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Trump hotel group investigates payment card breach

Financial sector sources say a pattern of payment card fraud indicates hackers have breached payment systems at some, and possibly all, Trump Hotel Collection properties

The Trump Hotel Collection is investigating a possible payment card data breach, which, if confirmed, will be the group’s second in less than a year.

The hotel group, tied to controversial businessman and Republican presidential candidate Donald Trump, said that like most other businesses, it is routinely targeted by cyber attacks.

“We are in the midst of a thorough investigation on this matter,” the company said in a statement. “We are committed to safeguarding all guests’ personal information and will continue to do so vigilantly.”

The potential breach was first reported by security writer Brian Krebs, who was contacted by three unnamed financial sector sources.

According to the sources, a pattern of fraud on customer credit cards indicates that hackers have breached credit card systems at some, and possibly all, hotels in the group.

Krebs reported that the fraud-linked cards were used at several Trump Hotel properties in the past two or three months, including Trump International Hotel New York, Trump Hotel Waikiki in Honolulu and the Trump International Hotel and Tower in Toronto.

In October 2015, the Trump Hotel Collection confirmed that its payment systems had been infected with data-stealing malware in May 2015, after Krebs first reported the suspected breach in July 2015.

The hotel group was one of several hit by malware in their point-of-sale (PoS) systems in 2015, including the Hilton Worldwide group, the Mandarin Oriental group, Hard Rock’s Las Vegas Hotel & Casino, the Las Vegas Sands Casino, and Starwood Hotels, which owns Sheraton and Westin.

Tod Beardsley, security research manager at Rapid7, said that although causes of the suspected breach could range from a disgruntled insider to a breach of core IT systems, the most likely cause is another compromise of the PoS systems.

“I would be surprised if the techniques used by the attackers in this case were substantively different from those used against Starwood and Hilton,” he said. “We have seen that in the hotel industry, the PoS systems are generally the weakest link in the IT chain, and technically savvy criminal organisations have clearly figured this out.”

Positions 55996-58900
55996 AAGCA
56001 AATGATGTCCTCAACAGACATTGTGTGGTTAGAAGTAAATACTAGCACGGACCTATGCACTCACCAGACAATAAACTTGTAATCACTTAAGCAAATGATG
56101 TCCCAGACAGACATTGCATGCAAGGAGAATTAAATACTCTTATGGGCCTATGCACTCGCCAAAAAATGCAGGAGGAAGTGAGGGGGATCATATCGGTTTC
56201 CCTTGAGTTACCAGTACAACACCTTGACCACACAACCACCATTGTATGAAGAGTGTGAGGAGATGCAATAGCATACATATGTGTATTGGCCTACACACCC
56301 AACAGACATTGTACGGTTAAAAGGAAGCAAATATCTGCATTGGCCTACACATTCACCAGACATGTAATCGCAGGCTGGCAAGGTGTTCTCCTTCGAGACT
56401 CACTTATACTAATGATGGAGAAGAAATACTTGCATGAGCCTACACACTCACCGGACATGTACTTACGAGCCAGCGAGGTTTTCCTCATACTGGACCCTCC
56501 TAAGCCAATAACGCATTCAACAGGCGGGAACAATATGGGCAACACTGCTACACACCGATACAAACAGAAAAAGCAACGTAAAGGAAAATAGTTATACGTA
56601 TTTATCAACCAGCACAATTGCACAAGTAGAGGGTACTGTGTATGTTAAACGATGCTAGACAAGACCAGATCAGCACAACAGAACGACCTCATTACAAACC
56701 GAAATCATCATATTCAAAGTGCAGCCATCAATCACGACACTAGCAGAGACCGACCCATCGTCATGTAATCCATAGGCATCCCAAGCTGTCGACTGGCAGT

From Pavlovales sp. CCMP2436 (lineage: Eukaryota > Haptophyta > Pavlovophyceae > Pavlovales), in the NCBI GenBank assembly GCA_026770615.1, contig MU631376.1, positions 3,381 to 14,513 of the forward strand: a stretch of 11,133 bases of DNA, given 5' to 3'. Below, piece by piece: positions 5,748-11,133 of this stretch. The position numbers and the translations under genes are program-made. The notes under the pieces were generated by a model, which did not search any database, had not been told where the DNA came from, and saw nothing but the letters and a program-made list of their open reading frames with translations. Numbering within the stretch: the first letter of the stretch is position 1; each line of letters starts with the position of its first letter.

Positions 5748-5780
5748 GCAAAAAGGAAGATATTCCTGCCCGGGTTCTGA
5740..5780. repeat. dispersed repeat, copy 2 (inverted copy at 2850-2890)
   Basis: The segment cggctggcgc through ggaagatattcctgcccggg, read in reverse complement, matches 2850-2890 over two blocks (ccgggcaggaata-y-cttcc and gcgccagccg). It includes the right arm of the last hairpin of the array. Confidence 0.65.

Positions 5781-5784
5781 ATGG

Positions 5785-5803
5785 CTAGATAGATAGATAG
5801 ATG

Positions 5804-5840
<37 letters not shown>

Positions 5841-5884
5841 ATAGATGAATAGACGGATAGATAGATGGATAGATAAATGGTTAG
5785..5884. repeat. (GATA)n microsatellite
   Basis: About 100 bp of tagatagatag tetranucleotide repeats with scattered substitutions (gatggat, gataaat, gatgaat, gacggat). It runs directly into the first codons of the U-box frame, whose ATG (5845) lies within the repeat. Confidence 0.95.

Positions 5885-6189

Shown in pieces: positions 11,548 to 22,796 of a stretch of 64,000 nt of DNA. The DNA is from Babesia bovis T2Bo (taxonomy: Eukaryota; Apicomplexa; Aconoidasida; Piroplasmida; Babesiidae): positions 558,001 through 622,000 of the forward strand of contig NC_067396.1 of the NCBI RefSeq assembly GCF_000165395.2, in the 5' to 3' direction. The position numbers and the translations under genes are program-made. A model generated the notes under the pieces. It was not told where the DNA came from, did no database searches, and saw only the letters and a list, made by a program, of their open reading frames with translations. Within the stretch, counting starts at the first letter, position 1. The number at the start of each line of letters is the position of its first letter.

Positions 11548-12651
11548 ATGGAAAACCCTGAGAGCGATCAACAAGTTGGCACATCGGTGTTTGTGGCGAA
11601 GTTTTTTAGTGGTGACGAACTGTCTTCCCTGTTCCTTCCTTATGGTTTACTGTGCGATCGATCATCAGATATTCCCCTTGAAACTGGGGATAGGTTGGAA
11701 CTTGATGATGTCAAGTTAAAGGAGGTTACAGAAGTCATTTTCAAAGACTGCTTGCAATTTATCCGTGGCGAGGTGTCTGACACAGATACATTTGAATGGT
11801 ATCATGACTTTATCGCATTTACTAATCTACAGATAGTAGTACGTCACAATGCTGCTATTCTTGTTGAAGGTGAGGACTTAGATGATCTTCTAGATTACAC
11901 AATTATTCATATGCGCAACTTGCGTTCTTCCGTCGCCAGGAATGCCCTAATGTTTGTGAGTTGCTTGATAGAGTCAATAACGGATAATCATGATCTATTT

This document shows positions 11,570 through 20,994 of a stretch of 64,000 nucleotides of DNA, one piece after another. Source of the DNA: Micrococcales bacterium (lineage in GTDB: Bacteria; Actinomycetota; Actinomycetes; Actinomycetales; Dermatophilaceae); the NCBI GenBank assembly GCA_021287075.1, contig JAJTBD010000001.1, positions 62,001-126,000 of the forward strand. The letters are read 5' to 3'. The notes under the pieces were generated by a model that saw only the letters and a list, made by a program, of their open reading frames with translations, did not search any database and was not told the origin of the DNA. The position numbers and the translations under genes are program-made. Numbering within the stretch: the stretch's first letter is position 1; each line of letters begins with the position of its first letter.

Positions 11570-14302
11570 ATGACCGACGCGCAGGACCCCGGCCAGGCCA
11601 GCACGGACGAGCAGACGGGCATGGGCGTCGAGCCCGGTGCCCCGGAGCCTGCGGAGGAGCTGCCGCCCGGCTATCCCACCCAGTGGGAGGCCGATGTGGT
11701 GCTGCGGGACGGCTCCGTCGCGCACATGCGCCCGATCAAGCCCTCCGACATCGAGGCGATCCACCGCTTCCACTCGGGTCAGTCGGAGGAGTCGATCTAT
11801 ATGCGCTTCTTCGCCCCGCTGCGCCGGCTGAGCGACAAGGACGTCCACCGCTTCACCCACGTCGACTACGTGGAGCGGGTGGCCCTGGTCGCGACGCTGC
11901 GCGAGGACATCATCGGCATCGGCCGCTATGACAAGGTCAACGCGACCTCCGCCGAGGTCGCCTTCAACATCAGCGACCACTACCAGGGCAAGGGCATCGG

Retail companies, hotel chains and restaurants should examine their PoS installations for common misconfigurations and exposures, such as default and easily guessed passwords, outdated software and poor network segmentation, said Beardsley.

Read more about PoS malware

Chris Webber, security strategist at Centrify, said an attack on the hotel group would not be surprising given the amount of public attention on Donald Trump himself, as well as the general fact that hotels are a popular target for attackers.  

“One thing we can be sure of is that Trump is a target for both hacktivists and financially-motivated attackers,” he said.

However, despite Trump being a “polarising” figure, Webber said all businesses need to recognise that they are targets of cyber criminals.

“They also need to recognise that their defences are only as strong as their weakest password, and if they continue to rely on passwords for protection, they should all expect to be breached,” he said.

According to Financial Fraud Action UK’s latest annual report, losses on UK cards totalled £567.5m in 2015, a rise of 18% from the previous year. The largest proportion of card fraud losses was due to remote purchase fraud (70%), followed by lost and stolen cards (13%), counterfeit cards (8%) and card ID theft (7%).

Remote purchase fraud, including e-commerce fraud, accounted for losses of £398.2m, up 20% from the previous year in value and up 17% in volume.

Remote purchase fraud mainly involves fraudsters using card details stolen though data hacks and malware, while counterfeit card fraud occurs when a fake card is created by criminals using compromised details from the magnetic stripe of a genuine card.

This typically occurs when criminals steal details from a UK-issued card that is then used to make a fake magnetic stripe card for use overseas in countries yet to upgrade to Chip and PIN.

However, because of an increased roll-out of Chip and PIN technology around the world, counterfeit card fraud losses fell by 5% to £45.3m in 2015, but losses continue to be relatively high in the US, which is still moving to Chip and PIN cards.

Read more on Hackers and cybercrime prevention